Posted November 25, 2016
Like many Torontonians, Angela Toussaint has seen her hydro bills skyrocket, increasing more than $50 a month since early this year.
But for her, higher prices are more than just a nuisance. They mean she’s often only able to pay some of the bill, falls behind on what she owes and lives in fear of her hydro being disconnected.
“In terms of my budget, it’s ridiculous,” she told Metro, adding she’s trying to get by on unemployment insurance and the rent for her apartment also went up by about $20 this year.
Toussaint was one of about 25 people protesting outside the Ontario Energy Board on Wednesday, as part of a movement organized by anti-poverty group ACORN to draw attention to the rising problem of “energy poverty” — vulnerable people falling through the cracks and bearing the brunt of high hydro rates.
“Low income and moderate income people, we have been suffering from this for a long time but now it’s more noticeable,” said Alejandra Ruiz Vargas, the organization’s East York Chair.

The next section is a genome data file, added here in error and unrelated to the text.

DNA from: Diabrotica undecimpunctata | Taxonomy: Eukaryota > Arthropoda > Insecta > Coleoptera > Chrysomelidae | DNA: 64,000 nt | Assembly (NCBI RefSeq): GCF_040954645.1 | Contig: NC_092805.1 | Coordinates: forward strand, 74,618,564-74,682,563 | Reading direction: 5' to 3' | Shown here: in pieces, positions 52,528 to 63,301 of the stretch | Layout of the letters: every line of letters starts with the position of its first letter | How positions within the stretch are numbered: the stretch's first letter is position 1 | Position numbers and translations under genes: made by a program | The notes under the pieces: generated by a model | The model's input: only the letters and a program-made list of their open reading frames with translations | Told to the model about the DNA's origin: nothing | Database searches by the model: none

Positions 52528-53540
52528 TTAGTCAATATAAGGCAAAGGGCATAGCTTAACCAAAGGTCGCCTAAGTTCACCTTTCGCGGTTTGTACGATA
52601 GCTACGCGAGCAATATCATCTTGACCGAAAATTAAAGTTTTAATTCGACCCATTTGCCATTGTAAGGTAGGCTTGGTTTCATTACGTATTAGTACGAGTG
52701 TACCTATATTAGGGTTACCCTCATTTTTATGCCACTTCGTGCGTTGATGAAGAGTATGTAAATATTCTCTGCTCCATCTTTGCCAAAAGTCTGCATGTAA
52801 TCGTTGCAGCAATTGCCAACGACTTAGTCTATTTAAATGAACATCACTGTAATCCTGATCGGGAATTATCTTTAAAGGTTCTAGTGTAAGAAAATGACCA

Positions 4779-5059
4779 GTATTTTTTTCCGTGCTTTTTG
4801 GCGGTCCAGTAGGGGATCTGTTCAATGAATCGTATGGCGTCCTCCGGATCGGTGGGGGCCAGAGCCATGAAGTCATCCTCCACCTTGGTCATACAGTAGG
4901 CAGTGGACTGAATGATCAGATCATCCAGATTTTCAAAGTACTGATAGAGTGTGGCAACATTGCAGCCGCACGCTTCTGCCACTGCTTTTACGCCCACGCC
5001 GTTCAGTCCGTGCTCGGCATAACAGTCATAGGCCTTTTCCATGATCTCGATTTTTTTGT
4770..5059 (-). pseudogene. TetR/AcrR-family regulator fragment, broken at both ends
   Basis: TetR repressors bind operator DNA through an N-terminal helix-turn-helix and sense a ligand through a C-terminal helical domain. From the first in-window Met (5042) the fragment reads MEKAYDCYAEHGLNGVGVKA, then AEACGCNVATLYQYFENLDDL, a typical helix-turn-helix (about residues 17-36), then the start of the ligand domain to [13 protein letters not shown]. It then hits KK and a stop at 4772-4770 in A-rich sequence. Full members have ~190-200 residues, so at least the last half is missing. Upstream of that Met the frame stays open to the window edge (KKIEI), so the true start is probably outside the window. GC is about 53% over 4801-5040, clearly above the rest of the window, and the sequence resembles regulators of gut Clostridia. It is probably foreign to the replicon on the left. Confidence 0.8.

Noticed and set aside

Since rates are now so high, Ruiz Vargas said many landlords are charging separately for hydro instead of including it in rent.
ACORN wants to see the income threshold for the Ontario Energy Support Program ($28,0000 for a family of two) increased so more people will be eligible for help with hydro bills.
They’d also like to see the province put strict rules around disconnection and reconnection fees when people miss payments from both Toronto Hydro and sub-metering private companies.
Tori Gass, a spokeswoman with Toronto Hydro said disconnection is always a “last resort,” but the agency needs to charge fees to cover the cost of the process so that it’s not passed on to other users. A spokeswoman from the Minister of Energy’s office, Katrina Xavier, said the province has worked to introduce consumer protections around disconnections.
The province will also remove 8 per cent from Hydro Bills, starting in January. Premier Kathleen Wynne has vowed more relief is on the way, but hasn’t specified exactly what that might be.
Article by May Warren for Metro News Toronto